Growing demand for 50-seat regional jets in non-traditional markets such as Asia and Latin America will help to “compensate” for the drop-off in business in North America, a top Embraer executive reports.
“Unlike old times, the relevance of the North American [50-seat] market is reducing,” said executive VP commercial aviation Mauro Kern during a press briefing yesterday at the airframer’s headquarters in Sao Jose dos Campos, Brazil.
The US system, in particular, faces some potentially serious challenges. In addition to a difficult operating environment – coloured by sky-high fuel costs – the seemingly positive relationship enjoyed in the past by majors and regionals appears to be strained.
US regional airline firm Mesa Air Group has filed a lawsuit against Delta Airlines following the legacy carrier’s announcement that it will drop a contract with Mesa unit Freedom Airlines for the operation of Embraer E-145s. A total 34 aircraft are affected by the termination.
This follows a lawsuit filed by Bombardier CRJ operator SkyWest in which the Utah-based company claimed Delta withheld certain funds owed its regional subsidiaries Atlantic Southeast Airlines (ASA) and SkyWest Airlines.
While not addressing these developments, Kern says Embraer will pay close attention to the financial health of US airlines and how this will impact the US fleet.
One factor that could play an important role in the pace of 50-seat replacement in the USA is pilot contracts, which contain artificial scope clause constraints.
A few years ago, new pilot accords at US mainline carriers paved the way for more 70-plus-seat flying by their regional affiliates but effectively quashed management’s hopes of breaking through scope clause restrictions that prevented the outsourcing of 100-seat aircraft. With a few exceptions, a new boundary was set at the 76-seat level.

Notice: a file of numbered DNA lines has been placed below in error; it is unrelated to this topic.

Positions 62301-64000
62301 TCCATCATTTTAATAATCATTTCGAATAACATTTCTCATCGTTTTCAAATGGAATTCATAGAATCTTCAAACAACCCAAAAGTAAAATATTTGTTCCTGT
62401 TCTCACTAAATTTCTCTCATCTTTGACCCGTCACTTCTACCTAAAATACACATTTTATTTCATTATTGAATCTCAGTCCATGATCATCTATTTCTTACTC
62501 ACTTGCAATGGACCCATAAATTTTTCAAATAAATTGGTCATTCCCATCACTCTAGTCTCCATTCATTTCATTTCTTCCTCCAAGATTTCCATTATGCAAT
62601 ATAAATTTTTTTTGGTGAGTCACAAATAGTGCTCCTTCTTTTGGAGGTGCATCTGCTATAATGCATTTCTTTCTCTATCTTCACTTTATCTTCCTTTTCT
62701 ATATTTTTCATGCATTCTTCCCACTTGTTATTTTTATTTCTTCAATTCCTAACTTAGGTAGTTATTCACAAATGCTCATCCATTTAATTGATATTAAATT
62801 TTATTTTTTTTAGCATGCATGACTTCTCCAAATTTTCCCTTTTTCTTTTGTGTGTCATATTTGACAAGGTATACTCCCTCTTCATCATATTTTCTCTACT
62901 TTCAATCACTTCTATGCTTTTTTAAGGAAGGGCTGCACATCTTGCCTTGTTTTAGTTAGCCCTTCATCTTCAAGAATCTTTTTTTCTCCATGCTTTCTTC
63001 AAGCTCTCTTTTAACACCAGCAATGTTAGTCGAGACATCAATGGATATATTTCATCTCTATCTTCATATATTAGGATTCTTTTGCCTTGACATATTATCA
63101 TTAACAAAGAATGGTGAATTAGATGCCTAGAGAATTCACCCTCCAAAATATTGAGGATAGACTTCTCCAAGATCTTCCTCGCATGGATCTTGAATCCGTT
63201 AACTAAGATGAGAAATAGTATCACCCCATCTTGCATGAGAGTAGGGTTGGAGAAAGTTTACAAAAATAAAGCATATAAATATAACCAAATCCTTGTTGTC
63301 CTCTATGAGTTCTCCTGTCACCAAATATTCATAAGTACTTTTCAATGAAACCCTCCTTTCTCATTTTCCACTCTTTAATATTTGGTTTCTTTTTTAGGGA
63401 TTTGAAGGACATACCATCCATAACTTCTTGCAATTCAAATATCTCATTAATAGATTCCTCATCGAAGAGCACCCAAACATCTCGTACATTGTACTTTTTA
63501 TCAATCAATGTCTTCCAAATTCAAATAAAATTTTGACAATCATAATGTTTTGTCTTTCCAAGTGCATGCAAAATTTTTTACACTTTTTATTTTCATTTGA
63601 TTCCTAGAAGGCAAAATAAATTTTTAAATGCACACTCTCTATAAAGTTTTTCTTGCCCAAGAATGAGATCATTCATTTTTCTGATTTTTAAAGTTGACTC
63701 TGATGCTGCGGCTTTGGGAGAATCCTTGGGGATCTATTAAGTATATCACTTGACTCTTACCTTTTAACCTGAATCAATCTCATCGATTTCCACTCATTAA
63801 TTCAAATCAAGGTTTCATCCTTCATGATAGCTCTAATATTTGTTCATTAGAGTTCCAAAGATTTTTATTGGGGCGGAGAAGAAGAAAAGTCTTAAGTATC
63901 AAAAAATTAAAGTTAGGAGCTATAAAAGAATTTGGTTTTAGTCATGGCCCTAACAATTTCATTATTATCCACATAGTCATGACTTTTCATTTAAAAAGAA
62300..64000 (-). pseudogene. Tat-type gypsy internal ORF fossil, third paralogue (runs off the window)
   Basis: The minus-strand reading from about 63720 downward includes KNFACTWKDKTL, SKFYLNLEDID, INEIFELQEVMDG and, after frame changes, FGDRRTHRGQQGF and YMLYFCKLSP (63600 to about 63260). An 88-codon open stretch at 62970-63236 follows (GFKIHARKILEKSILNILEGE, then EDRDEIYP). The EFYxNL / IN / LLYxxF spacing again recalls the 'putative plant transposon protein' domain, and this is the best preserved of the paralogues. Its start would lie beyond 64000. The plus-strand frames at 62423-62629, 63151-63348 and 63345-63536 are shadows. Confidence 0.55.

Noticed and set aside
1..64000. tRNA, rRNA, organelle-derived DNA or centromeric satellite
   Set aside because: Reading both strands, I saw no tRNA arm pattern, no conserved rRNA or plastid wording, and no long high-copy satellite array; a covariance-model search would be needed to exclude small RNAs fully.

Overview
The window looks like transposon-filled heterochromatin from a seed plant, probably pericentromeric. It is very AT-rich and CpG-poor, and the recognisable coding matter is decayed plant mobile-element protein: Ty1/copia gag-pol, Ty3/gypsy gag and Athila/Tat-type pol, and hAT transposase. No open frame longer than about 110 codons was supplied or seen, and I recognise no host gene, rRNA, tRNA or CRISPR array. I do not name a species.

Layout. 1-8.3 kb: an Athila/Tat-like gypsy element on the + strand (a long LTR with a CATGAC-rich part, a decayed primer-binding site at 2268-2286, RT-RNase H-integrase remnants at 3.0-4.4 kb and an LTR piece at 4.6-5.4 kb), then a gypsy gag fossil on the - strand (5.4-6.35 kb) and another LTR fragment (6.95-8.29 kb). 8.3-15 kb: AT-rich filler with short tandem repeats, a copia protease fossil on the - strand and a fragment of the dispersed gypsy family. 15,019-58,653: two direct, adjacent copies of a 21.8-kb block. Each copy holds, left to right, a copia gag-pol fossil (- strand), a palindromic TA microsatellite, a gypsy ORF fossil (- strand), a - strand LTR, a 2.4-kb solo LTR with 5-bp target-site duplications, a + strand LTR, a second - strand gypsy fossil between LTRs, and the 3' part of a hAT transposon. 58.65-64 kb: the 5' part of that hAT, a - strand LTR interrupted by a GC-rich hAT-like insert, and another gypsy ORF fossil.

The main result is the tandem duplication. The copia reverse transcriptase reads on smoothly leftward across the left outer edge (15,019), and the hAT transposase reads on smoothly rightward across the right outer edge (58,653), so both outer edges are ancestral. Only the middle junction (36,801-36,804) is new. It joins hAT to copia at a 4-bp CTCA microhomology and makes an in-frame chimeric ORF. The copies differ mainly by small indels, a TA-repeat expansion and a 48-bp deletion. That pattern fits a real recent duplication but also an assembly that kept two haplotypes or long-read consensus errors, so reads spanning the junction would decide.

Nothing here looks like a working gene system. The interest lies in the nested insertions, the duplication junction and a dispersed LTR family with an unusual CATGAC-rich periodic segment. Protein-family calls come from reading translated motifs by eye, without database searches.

Some of the pilot deals that were not reworked as part of prior US mainline carrier restructuring efforts are now up for renegotiation, including at American Airlines. Should more mainline pilots accept the operation of larger regional jets by regionals, replacement of 50-seaters with bigger aircraft could speed up, says Kern.
This could also open the door for Embraer to place more larger-sized E-Jets in the US fleet.
“Major progress happened in times of crisis that opened the scope clauses for bigger airplanes,” notes Kern. And a number of potential orders for aircraft in the 100-seat range are already up for grabs, including Northwest Airlines’ planned replacement of its remaining aged McDonnell Douglas DC-9s.
Kern also points out that US operators will not be able to replace huge numbers of 50-seaters all at once. Embraer sees a “balance” of 50-, 70- and 90-seaters in the US fleet occurring “over time”. However, 50-seaters will remain the backbone of the US hub feeding system, says Kern.
Meanwhile, markets such as Mexico - which now supports a fleet of 44-50-seaters, mostly Embraer 145s - are offsetting the reduction in big North American and European deals.
China also offers “huge potential” for growth, says Kern as it needs aircraft that can fly long, thin routes.
Embraer, which has a Chinese joint venture, is “working very seriously in the Chinese market”.